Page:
Hypnosis is not what most people think. Hypnosis has been accepted by the American Medical Association as a useful medical tool and it can be an appropriate intervention in many areas of physical and emotional distress. Hypnosis is a well-researched intervention.
Hypnosis is a temporary condition of attuned attention or focus which may be considered as an altered state of consciousness. Through relaxation and imagery, the conscious mind becomes more peaceful and focused on whatever issue is presented. Everyone has experienced these phenomena to a degree. When you relax and let tension go, your mind becomes uncluttered by the thousands of distractions which we deal with on a daily basis.
You cannot be made to do anything you don’t want to do with hypnosis. Some first-time hypnotic subjects will insist that ‘nothing happened’ during the induction because they did not become unconscious or slip into a deep trance state. This is a false attitude about the hypnotic state. Television, movies and stage hypnosis portraying a hypnosis subject in such a state are false. Real hypnosis requires none of the theatrics, and is nothing to be fearful of. You are not asleep, you are aware and you are in control with the help of a trained facilitator. As a member of the American Society of Clinical Hypnosis (ASCH), and a Doctor of Psychology, I have assisted numerous individuals with the technique.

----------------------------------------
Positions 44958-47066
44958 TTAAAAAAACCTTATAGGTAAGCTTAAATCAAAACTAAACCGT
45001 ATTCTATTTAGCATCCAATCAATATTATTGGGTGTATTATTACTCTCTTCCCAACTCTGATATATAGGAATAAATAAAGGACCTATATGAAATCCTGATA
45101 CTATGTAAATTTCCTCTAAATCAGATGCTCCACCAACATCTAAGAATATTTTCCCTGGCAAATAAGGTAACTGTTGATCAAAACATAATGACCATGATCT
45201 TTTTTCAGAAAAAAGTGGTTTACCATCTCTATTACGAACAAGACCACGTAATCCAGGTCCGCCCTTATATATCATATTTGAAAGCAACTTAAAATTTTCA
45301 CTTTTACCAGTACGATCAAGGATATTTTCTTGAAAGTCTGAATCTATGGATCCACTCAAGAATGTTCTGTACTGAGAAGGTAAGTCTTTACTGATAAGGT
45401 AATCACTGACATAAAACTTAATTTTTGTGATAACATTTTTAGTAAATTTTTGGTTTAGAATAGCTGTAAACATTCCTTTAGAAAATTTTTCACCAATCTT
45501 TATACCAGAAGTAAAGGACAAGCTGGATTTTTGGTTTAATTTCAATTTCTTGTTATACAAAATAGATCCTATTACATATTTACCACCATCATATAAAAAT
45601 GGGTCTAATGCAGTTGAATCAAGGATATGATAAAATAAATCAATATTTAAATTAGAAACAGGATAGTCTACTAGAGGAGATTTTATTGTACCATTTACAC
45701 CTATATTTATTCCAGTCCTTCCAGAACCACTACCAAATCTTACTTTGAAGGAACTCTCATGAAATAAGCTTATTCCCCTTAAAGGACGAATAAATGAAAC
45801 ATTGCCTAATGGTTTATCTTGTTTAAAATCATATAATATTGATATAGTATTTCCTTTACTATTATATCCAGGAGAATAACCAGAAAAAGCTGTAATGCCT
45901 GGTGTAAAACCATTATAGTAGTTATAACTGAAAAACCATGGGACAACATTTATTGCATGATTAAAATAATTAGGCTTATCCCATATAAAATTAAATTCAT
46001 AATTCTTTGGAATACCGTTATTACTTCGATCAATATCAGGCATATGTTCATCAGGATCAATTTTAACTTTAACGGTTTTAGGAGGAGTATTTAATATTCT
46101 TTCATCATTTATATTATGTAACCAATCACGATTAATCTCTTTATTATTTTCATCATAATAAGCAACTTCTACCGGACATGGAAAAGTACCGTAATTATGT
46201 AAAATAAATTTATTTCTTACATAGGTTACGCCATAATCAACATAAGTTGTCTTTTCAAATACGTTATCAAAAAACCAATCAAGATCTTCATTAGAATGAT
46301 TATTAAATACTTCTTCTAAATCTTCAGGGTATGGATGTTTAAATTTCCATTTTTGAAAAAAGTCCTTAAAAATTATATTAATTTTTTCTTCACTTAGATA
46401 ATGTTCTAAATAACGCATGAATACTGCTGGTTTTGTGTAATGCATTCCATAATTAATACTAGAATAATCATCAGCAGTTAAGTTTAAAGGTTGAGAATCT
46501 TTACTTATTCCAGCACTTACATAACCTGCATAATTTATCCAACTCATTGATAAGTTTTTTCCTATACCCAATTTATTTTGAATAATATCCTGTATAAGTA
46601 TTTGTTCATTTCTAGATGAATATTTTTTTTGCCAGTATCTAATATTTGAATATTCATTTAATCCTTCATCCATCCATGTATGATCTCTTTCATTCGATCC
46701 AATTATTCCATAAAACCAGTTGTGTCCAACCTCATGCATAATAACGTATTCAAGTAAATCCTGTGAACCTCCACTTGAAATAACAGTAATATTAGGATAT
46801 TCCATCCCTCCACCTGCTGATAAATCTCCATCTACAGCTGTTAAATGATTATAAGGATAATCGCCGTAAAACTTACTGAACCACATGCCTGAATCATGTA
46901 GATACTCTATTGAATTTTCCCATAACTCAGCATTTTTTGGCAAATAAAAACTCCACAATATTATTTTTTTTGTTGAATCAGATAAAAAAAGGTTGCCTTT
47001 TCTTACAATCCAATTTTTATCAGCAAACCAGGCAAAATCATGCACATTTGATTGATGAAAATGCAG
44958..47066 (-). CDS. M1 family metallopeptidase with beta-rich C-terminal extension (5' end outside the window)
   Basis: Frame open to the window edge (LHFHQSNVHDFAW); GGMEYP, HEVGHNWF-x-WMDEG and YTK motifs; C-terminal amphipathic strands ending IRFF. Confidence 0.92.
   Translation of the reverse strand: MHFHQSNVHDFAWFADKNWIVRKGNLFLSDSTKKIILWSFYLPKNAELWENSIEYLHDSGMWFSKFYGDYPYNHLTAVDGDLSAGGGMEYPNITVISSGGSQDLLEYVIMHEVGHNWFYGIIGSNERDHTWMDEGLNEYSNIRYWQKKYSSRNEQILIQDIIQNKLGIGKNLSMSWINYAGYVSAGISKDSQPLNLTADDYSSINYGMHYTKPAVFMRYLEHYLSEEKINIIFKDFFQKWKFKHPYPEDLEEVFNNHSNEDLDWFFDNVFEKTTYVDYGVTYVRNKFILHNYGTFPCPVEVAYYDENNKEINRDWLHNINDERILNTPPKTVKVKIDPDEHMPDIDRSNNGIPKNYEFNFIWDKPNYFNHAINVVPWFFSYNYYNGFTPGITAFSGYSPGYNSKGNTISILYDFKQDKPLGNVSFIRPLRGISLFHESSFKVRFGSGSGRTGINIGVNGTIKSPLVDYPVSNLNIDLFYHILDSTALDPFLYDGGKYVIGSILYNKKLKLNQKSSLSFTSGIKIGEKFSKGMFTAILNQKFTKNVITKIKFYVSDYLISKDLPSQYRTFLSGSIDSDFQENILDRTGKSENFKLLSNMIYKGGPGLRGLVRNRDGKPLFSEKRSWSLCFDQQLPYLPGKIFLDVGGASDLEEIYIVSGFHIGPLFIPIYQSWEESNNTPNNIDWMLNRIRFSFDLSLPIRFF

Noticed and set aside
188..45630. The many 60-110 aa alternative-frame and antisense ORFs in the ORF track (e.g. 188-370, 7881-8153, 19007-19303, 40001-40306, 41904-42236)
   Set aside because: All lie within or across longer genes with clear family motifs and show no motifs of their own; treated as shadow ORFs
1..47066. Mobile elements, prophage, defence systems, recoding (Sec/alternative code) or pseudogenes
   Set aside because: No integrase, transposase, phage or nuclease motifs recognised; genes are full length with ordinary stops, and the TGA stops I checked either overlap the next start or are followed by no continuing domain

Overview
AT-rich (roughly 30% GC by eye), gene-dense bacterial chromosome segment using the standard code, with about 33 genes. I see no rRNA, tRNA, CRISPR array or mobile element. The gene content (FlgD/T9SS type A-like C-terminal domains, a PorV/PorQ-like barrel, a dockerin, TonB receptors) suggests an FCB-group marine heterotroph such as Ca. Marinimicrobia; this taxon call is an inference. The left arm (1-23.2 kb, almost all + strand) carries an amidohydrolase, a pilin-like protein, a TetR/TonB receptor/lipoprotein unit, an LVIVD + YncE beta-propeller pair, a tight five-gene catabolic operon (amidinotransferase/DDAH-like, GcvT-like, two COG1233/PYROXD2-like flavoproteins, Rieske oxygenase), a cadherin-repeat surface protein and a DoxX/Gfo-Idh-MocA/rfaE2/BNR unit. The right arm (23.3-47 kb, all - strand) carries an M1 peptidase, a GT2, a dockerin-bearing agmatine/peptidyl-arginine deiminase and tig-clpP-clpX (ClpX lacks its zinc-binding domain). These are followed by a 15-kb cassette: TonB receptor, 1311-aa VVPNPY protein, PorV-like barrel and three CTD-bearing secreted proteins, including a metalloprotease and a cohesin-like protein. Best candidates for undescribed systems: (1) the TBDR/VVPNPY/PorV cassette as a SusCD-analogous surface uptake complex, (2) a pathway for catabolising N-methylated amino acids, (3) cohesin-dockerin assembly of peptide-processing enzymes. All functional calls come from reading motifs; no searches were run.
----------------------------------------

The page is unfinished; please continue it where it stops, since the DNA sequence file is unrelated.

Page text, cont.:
Hypnosis can be a powerful tool and is useful in the following circumstances: